Thinking allowed

learning London Surprise Major

Hav­ing more or less suc­cess­fully rung a Plain course of Bris­tol Sur­prise Major last week­end, it’s time — like Dick Whit­ting­ton — to turn to Lon­don: Lon­don Sur­prise Major, that is. Lon­don is the last of the “stand­ard eight” Sur­prise Major meth­ods, and Cole­man describes it as the zenith of stand­ard sur­prise. But he also sug­gests that it is easi­er to learn than Bris­tol, and strongly recom­mends learn­ing it by place bells. Oth­er Lon­don web pages seem to agree, one sug­gest­ing learn­ing pairs of place bells togeth­er, as in each pair one is the mir­ror of the other.

The order of the place bells is the same as for Rut­land and Bris­tol: 2, 3, 5, 7, 8, 6, 4; with the pairs being: 2 and 4, 3 and 6, and 5 and 8; while 7 is sym­met­ric about the half-lead end.

There are a few famil­i­ar pieces of work:

  • Sted­man whole turn, which occurs only on the front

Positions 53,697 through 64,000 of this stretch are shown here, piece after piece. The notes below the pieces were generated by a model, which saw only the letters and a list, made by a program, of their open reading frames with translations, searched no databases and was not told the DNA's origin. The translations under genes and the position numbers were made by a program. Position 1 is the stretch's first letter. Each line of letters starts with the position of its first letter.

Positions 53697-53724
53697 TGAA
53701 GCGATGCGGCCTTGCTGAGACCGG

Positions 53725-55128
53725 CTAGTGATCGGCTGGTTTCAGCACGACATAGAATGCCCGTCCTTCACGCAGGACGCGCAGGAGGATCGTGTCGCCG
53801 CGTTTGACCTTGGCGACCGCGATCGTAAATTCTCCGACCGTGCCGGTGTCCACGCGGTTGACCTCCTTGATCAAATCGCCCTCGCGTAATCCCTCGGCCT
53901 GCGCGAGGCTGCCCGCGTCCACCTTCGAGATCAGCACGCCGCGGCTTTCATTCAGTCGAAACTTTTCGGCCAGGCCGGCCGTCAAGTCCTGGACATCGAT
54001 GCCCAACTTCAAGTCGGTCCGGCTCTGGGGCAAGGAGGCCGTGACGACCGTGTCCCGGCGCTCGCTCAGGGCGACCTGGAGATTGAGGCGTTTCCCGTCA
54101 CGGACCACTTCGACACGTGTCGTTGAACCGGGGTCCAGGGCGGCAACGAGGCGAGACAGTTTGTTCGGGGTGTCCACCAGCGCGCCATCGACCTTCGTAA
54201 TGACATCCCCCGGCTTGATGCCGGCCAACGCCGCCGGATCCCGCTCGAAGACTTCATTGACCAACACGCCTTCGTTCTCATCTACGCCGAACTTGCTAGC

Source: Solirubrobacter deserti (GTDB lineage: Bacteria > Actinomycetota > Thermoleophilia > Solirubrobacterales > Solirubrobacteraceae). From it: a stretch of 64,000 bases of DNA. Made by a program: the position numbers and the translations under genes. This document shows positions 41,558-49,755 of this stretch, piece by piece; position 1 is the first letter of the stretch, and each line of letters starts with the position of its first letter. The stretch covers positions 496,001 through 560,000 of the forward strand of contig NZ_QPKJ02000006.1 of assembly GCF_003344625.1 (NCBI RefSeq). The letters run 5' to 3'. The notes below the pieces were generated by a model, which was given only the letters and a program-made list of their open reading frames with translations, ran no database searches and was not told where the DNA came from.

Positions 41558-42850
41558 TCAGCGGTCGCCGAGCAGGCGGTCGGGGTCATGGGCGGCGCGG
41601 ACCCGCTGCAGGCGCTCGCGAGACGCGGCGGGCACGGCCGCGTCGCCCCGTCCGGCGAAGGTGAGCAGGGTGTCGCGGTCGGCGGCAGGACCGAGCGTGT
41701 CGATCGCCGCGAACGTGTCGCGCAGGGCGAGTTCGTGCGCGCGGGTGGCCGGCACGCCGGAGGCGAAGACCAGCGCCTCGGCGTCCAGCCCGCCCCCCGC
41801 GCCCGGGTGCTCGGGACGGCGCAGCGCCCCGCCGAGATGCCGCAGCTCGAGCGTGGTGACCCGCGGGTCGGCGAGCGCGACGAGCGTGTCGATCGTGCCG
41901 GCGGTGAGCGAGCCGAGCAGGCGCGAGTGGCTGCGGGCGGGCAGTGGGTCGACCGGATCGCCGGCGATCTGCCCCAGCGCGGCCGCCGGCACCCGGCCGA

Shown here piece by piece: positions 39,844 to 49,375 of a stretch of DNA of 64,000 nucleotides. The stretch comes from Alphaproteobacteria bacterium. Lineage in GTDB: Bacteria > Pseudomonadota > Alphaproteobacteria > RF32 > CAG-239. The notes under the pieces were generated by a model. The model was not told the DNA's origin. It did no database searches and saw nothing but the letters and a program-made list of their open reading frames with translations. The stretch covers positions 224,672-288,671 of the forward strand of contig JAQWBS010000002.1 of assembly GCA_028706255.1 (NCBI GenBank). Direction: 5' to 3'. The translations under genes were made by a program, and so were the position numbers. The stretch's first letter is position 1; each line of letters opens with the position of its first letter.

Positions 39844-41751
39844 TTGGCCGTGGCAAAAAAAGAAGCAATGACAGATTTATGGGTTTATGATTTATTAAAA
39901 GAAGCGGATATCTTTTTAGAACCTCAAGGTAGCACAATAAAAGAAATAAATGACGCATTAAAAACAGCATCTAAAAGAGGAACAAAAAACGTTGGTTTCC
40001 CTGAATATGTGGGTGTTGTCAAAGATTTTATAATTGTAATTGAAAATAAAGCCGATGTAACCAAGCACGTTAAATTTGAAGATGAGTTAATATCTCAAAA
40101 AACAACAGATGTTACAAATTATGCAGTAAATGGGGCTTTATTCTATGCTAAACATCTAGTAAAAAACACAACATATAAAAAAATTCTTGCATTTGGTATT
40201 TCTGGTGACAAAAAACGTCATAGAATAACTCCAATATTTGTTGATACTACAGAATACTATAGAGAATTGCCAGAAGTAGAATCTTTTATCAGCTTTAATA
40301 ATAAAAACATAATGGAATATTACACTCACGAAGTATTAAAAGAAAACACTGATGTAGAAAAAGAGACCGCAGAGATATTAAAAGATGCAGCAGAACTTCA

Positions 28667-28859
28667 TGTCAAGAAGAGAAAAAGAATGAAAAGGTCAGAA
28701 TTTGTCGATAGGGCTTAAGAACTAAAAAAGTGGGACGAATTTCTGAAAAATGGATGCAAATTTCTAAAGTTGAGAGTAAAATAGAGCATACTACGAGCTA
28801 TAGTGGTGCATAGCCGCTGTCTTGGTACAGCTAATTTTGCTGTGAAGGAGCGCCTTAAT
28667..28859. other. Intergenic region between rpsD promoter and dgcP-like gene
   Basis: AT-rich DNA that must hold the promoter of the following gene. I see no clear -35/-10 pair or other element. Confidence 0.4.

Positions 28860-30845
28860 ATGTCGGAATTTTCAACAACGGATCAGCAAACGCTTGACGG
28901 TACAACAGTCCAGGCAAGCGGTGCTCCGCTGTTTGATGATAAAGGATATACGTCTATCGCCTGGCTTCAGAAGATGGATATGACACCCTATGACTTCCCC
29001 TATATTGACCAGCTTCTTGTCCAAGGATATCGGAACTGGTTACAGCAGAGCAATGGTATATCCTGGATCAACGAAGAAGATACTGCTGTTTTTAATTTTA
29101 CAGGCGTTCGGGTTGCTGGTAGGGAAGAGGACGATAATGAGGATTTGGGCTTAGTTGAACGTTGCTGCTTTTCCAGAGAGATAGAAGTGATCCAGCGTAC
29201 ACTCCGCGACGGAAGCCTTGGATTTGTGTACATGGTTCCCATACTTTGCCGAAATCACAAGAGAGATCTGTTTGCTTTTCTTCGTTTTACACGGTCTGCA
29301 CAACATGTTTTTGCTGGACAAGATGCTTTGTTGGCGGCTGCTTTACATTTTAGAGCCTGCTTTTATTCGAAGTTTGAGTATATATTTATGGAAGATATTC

• fish­tails, which occur at the back (8–7‑8), and also both ways in 5–6 — 6–5‑6 and 5–6‑5
  • plain hunt­ing below the treble — but plain hunt­ing “wrong”, i.e., lead­ing with back­stroke then hand­stroke (“back and hand”) rather than hand­stroke then back­stroke (“hand and back”)
  • treble-bob hunt­ing above the treble, some­times “right” and some­times “wrong”

When you meet, or are about to meet, the treble you have to get back into phase with it, either to pass it, or to dodge with it. You do this by mak­ing a place, or by doing a Sted­man whole turn, or doing fishtails.

Anoth­er point to note is that the 4th-place bell and above all start in the oppos­ite dir­ec­tion com­pared with most meth­ods learned so far. So even bells (≥4) go out, and odd bells (>4) go in. The 8th-place bell strikes an extra blow at hand­stroke in 8th place before going down.

Oth­er than that it seems that the only way to learn this is by place bells, which we do in the full article.


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